Building and construction represent one of the pillars of American economy: infrastructure. The growth of this sector correlates with the expansion of the economy; stagnation tends to portend problems with recession or inflation. In the wake of the pandemic, all eyes are on the construction industry as a signal for the country’s recovery and growth beyond.
Unfortunately, catalysts from the pandemic continue to hamper the construction industry. Industry executives face challenges they haven’t seen in more than a decade, since the Great Recession in 2008. Materials costs are on the rise, demand is rising in tandem, and labor and availability appear to run on a parallel downtrend. It’s a recipe for hardship not only for the construction industry, but the American economy at large.
Construction headwinds blow strong
Construction companies are desperately seeking stalwart leadership to help them prepare for challenges (and opportunities ahead). Builders need to adapt aggressive strategies for shoring up their balance sheets headed into turbulent times, while also pivoting to capitalize on opportunities that are a direct result of the pandemic.
Perhaps the biggest challenge construction firms face is the rising cost of materials. Virtually every raw material is either in short supply or priced at a premium due to demand. As a result, it’s getting more and more difficult for builders to obtain the materials they need to keep builds on-time and under-budget—if they’re able to source them at all. According to executive sentiments in the May 2021 ISM® Report On Business®:
“One of the biggest concerns now is shortages of crucial material and equipment. Metal coils for production are especially scarce. Equipment and material suppliers have been raising prices since the first of the year. We hear of a new increase almost daily.”
There’s emphasis on reworking supply chains and stockpiling when possible to offset rising costs, but many builders also face another unique problem: lack of talent. Employment is down across the board in construction, according to the May 2021 ISM® Report On Business®. Six-month figures show a yo-yo effect, with employment gaining and falling in a generally downward trajectory.
As construction companies struggle to meet demand and do so with adequate margins, they’re turning their attention to leadership with a vision for the future to help them cope with the crunch now.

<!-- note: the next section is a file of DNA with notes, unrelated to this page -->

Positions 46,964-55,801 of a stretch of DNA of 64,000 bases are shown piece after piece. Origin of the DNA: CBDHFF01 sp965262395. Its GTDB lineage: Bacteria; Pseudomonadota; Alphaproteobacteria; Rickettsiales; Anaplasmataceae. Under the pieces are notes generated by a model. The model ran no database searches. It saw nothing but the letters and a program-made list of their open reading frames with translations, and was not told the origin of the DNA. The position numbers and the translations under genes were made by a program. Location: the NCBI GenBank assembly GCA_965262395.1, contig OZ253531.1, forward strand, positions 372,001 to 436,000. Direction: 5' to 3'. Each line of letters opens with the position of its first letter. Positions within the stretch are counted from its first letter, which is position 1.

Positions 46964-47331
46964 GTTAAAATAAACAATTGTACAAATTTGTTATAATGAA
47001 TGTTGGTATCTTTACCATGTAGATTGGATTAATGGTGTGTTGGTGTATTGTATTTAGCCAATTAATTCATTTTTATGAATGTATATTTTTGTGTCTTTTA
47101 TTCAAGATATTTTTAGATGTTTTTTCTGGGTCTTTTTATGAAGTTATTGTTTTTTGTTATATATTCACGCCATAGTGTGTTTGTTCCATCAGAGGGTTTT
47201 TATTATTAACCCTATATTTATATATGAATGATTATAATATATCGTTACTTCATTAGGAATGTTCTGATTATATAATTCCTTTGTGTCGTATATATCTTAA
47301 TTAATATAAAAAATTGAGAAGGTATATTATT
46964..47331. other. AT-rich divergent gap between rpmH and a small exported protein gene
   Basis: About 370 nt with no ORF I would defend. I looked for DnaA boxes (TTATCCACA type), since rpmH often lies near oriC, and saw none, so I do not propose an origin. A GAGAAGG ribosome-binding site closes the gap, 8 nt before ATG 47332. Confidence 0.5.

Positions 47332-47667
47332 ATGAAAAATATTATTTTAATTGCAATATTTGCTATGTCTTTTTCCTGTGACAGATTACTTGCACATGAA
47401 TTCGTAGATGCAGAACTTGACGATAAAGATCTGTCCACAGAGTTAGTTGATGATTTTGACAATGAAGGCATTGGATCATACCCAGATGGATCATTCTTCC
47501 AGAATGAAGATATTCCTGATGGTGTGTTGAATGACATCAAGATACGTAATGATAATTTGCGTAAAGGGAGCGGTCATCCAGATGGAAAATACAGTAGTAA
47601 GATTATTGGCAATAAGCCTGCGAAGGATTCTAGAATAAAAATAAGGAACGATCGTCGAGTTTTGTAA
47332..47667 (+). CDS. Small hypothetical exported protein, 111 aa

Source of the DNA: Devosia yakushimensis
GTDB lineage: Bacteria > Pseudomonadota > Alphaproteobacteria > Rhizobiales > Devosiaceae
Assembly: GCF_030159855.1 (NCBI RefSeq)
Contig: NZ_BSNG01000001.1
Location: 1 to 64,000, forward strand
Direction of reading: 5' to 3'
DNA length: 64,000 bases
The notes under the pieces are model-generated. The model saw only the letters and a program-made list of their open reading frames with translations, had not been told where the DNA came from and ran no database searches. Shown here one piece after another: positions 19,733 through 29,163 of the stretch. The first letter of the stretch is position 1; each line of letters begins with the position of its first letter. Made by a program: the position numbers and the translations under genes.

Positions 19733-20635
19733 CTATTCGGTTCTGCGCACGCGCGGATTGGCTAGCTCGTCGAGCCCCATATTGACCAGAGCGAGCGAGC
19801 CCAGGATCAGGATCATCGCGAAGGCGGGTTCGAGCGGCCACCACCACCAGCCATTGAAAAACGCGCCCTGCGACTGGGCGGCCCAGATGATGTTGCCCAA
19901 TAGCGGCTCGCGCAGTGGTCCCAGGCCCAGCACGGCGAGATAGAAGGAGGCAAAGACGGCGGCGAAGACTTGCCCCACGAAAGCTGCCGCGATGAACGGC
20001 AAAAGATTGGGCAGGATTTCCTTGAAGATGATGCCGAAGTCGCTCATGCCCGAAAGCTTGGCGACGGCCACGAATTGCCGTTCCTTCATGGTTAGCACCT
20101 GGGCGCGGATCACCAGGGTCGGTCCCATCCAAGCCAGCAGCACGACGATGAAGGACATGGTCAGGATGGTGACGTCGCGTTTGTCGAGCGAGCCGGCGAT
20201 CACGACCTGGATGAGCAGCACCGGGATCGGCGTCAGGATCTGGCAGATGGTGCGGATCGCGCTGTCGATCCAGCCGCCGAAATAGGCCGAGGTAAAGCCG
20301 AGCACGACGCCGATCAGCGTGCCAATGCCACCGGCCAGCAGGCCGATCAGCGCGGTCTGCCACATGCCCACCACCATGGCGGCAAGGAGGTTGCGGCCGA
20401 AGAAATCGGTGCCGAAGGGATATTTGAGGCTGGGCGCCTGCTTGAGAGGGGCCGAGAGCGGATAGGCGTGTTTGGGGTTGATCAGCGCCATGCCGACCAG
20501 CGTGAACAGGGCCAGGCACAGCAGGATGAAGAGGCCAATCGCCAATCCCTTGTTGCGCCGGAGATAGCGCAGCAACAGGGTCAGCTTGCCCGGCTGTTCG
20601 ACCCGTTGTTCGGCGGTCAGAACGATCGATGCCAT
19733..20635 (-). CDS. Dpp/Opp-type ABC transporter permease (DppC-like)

Visionary leaders see opportunities
Seasoned building and construction executives aren’t blind to the problems blanketing the industry; however, their attention is on opportunities. As the industry braces for headwinds, savvy executives will find ways to bring in new contracts and build out the project pipeline to weather them in the immediate and beyond.
The biggest opportunity rests with the pending American Jobs Plan. The beleaguered bill currently faces partisanship hurdles in congress, but represents a once-in-a-generation opportunity for infrastructure improvements. The original scope of the bill lays out more than $2 trillion in construction improvements, spanning utilities, energy, housing, transportation and more. It’s set to be a boon for builders across the sector.
Visionary construction executives are also looking at technologies of the future as investments for more sustainable and strategic building opportunities. Using BIM and GIS data, for example, opens the door to lucrative commercial contracts from customers that demand this data as part of a day-one digital twin. Moreover, everything from drone surveying to AR/VR technology in the field can help builders become more efficient and informed.
Cost and labor challenges are an immediate threat to builders, but executives need to look at solutions that supersede the immediacy of these headwinds. Investment in new technologies, offset by pursuit of high-value contracts, will position construction companies for long-term success that trumps immediate struggles.
Building the future starts with leadership
It’s also important to understand how leadership can attract and retain talent. Construction is an industry of artisans—framers, masons, foundation experts, carpenters, electricians, plumbers, etc. Most are subcontracted for jobs based on experienced and network. Leadership plays a pivotal role in building out a firm’s access to craftspeople and artisans.
A tenured leader will have contacts and experiences that immediately benefit their company and the projects within their pipeline. No more going to the market to reverse bid on contract professionals with no prior experience. Instead, leaders bring with them a network of tried, true and trusted vendors, contractors and suppliers, each contributing to more efficient operations—and often, more cost-effective results.
As American prepares to build back better and build big for a new generation to come, construction companies need to start thinking about hiring leadership that shares this vision. As pundits measure the growth of the economy by new infrastructure and housing projects, construction companies can measure their own success by the number of builds they contribute to it.